I also LOVE serving the homeless community. My husband and I own a nonprofit and it feels really good to give back to others.
Where are you now?
I am healed from all nightmares, four-hour migraines that would come as a result from the mental breakdowns, the mental breakdowns themselves, panic attacks, triggers, throwing up, blacking out and other physical symptoms caused by the anxiety and depression.
I did have a panic attack in the movie theater last week; however, as sometimes when my heart races, as it did during a scary movie like most people, my body recognizes that as a panic attack and kind of followed suit with the usual; hands shaking and sweating, toes and fingers going cold and mentally floating. It was a little disheartening at first, but I bounced back and shook it off. It used to take me days to bounce back from those. This one was only about 30 minutes.
Because the anxiety has gotten better so has the depression. Occasionally I feel a symptom from the depression, such as lying in bed for too long or feeling hopeless, but I recognize it and do NOT let it overcome me.
I am now teaching others how to heal from anxiety and depression by building their spirit up.
One piece of advice you would give someone in a situation like yours trying to decide whether or not to seek care:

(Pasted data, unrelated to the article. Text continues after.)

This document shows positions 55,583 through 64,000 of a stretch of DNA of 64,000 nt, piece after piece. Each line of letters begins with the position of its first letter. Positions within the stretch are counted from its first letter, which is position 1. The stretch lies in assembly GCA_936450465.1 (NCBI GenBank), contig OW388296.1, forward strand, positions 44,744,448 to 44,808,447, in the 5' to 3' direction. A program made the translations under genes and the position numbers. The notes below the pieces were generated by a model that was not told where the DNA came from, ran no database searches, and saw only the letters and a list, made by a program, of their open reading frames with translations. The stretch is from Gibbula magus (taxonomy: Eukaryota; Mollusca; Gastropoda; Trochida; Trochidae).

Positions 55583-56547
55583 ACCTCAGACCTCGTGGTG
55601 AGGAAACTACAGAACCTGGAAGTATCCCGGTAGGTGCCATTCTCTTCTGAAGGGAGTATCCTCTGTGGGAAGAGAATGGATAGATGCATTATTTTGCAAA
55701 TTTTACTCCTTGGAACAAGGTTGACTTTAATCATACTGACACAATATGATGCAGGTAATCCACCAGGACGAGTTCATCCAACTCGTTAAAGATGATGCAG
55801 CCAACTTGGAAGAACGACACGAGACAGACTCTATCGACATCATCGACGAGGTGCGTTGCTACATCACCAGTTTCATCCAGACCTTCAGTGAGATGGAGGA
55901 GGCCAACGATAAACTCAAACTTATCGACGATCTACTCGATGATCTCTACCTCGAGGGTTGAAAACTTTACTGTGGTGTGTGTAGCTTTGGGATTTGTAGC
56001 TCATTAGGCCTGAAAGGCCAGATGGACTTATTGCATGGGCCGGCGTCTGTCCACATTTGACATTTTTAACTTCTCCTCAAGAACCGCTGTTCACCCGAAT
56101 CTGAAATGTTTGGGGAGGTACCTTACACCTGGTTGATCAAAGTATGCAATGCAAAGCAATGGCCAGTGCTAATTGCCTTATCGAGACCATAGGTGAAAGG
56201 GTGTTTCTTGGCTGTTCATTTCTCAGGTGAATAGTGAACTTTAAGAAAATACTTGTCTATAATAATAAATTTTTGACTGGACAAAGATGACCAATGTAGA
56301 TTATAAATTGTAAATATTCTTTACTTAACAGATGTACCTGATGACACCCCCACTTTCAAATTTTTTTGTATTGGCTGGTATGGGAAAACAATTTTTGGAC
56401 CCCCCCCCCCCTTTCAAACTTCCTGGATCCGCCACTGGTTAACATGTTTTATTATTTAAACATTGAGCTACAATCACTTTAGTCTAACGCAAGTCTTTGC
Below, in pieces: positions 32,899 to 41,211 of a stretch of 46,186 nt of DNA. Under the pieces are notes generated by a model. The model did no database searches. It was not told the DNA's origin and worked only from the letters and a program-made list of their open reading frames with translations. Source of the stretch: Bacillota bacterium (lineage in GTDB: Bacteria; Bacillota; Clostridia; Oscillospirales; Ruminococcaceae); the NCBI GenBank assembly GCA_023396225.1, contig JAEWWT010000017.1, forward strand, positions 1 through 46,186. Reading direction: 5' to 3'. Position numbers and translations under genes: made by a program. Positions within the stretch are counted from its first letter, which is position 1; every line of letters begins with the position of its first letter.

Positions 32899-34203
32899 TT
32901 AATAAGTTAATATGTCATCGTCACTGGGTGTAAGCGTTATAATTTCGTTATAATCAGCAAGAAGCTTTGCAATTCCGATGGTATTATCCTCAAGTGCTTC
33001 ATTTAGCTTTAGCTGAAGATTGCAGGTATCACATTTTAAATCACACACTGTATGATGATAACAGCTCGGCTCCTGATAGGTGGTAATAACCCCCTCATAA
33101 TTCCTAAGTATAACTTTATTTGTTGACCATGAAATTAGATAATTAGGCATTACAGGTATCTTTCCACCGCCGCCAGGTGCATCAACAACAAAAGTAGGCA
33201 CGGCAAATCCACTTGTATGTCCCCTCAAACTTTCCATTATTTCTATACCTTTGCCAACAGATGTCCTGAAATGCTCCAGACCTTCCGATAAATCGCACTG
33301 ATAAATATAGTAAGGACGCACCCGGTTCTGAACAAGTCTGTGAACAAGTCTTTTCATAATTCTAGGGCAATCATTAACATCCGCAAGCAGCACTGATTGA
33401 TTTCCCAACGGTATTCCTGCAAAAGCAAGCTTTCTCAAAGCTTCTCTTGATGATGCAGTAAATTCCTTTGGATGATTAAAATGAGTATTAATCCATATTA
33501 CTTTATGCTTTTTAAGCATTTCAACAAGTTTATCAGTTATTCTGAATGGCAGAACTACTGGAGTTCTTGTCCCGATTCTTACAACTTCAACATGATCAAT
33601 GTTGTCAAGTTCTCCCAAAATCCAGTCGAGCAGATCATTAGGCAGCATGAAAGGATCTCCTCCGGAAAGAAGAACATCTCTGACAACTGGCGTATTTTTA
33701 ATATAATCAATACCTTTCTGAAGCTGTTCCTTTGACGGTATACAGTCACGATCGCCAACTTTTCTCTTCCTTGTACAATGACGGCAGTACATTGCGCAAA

I advise everyone out there suffering to seek their healing with all their energy, time, effort and heart. Put your healing first and believe that you can, and you will be healed. You do NOT have to suffer from this. This is NOT the life that God designed for you. You were created to have full authority over your mind, not be a prisoner of it!
Mental Health Resources If you or someone you know is struggling with mental health issues, don’t suffer in silence! There are free and affordable resources to help you get through these times. Here are just few options for you below:
National Suicide Prevention Lifeline (1-800-273-8255): Trained crisis workers are available to talk 24 hours a day, 7 days a week. Your confidential, toll-free call goes to the nearest crisis center in the Lifeline national network.
National Alliance for Mental Illness (NAMI) offers peer-to-peer support groups in most locations. This in-person group experience provides the opportunity for mutual support and positive impact. You can experience compassion and reinforcement from people who relate to your experiences.
Some federal agencies offer resources for identifying practitioners and assistance in finding low cost health services. These include:
Health Resources and Services Administration works to improve access to health care. The website has information on finding affordable healthcare, including health centers that offer care on a sliding fee scale.
Centers for Medicare & Medicaid Services has information on its website about benefits and eligibility for its programs and how to enroll.
Mental Health and Addiction Insurance Help from the U.S. Department of Health and Human Services offers resources to help answer questions about insurance coverage for mental health care.
Service members and Veterans have unique needs. https://www.mentalhealth.gov/get-help/veterans provides for their specific needs.